MAY 1982 - VOLUME 3 - NUMBER 5
U.S. Corporations - The Biggest and Most Profitable for 1981
Major U.S. corporations achieved an average gain in profitability in 1981 of 8% on a sales gain of 12%, Business Week reported last month. The 1,200 companies included in the magazine's report averaged a 4.5% profit margin in 1981, down from 4.9% reported in 1980. While profits grew on average, however, most of this growth was limited to a few industries, particularly utilities and industries involved in oil exploration.
The Business Week annual "Corporate Scoreboard" is based on figures provided by Standard & Poor's study of industrial corporations whose fourth-quarter sales exceeded $40 million, retailers whose sales were $60 million or better, the top 50 banks ranked by assets, electrical utilities reporting fourth-quarter sales of at least $300 million, and natural gas utilities with sales of over $100 million for the quarter.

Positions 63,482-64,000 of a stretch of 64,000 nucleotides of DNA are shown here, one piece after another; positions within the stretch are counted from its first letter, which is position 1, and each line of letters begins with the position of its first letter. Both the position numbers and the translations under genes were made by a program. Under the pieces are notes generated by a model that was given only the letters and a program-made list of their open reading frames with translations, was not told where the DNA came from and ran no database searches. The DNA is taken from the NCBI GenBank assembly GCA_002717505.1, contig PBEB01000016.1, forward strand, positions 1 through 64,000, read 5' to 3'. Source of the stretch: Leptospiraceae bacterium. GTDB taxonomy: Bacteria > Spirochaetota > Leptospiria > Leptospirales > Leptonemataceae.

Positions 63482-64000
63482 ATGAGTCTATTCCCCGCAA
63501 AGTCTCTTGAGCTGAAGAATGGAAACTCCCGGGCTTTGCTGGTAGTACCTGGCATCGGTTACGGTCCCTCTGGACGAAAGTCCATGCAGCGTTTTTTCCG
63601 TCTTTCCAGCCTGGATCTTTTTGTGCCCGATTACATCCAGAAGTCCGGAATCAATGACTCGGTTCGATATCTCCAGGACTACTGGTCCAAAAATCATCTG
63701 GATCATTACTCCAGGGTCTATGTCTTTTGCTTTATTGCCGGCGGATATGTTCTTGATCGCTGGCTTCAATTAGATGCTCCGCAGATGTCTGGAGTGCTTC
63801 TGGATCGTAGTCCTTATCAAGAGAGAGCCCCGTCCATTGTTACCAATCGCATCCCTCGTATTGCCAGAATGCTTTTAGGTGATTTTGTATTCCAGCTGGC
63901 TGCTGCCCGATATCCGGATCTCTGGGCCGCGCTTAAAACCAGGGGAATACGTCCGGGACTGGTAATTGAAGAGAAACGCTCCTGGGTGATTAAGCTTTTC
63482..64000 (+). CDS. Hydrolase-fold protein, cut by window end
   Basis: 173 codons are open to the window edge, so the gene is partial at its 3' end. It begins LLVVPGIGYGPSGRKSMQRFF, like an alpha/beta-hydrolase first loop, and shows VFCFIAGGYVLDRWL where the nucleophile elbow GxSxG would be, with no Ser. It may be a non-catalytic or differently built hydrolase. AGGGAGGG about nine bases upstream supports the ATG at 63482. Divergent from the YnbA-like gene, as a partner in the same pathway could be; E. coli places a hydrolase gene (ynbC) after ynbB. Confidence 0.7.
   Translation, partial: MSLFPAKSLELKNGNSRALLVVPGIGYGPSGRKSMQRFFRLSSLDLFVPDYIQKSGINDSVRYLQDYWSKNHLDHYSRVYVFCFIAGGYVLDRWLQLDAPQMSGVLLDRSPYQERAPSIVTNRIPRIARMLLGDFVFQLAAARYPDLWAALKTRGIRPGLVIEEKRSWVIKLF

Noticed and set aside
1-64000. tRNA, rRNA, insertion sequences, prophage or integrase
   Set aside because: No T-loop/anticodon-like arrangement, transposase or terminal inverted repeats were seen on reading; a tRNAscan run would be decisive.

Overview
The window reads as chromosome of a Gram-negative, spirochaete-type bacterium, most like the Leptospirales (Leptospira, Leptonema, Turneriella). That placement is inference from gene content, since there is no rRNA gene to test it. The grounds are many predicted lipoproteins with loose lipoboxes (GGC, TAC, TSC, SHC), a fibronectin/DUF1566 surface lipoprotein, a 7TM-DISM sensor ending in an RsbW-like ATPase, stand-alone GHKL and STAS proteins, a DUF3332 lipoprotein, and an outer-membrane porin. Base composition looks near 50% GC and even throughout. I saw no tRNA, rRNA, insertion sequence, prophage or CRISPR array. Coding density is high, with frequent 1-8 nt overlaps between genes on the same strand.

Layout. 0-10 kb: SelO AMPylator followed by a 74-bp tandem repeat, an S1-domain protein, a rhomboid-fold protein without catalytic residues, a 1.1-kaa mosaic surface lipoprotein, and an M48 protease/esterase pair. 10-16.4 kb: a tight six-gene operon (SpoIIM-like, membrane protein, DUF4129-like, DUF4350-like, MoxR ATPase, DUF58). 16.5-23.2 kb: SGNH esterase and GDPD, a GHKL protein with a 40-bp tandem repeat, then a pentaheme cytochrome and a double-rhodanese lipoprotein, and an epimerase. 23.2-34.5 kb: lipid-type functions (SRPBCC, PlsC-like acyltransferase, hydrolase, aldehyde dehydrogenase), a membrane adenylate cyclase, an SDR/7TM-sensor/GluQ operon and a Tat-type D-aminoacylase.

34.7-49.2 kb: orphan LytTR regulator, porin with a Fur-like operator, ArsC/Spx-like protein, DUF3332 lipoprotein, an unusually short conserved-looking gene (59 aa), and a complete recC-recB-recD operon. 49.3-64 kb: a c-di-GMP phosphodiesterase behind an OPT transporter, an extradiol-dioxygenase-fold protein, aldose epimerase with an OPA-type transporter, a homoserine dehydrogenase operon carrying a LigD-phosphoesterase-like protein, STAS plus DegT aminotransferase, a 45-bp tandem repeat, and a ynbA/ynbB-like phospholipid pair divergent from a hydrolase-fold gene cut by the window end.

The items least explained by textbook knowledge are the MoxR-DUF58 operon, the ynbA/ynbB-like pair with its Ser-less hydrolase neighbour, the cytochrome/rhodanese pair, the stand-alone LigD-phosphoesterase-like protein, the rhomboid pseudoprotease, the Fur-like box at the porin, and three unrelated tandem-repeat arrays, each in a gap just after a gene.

Oil companies dominate the lists of corporations ranked both by sales and earnings, accounting for eight of the top ten profit makers behind profit-leader American Telephone and Telegraph. And oil service and supply companies were among the most-improved industries in profitablity, along with rubber and tires, steel and the food retailing chains. The year's big losers in earnings were metals and mining (down 43% for the year), real estate and housing, airlines, automotive (whose losses were reduced from $4 billion in 1980 to $1.2 billion last year), and the savings and loans industry.
Business Week commented that reported profit figures "may have been improved" by a new accounting rule, Financial Standard No. 52, which allows losses in foreign subsidiaries to be listed "below the line", under shareholders.' equity, which means they are not translated into U.S. losses. The strength of the U.S. dollar has meant a reduction in translation earnings from foreign subsidiaries.
All of these figures are for U.S.-based corporations, although many of them have various degrees of foreign ownership (such as Phibro which is 27.2% owned by the South African Anglo-American group), and not all companies included are multinationals. AT&T, for example, generates only a small percentage of sales and earnings outside of the U.S.A., and thus is not listed in the Monitor's listing of major multinationals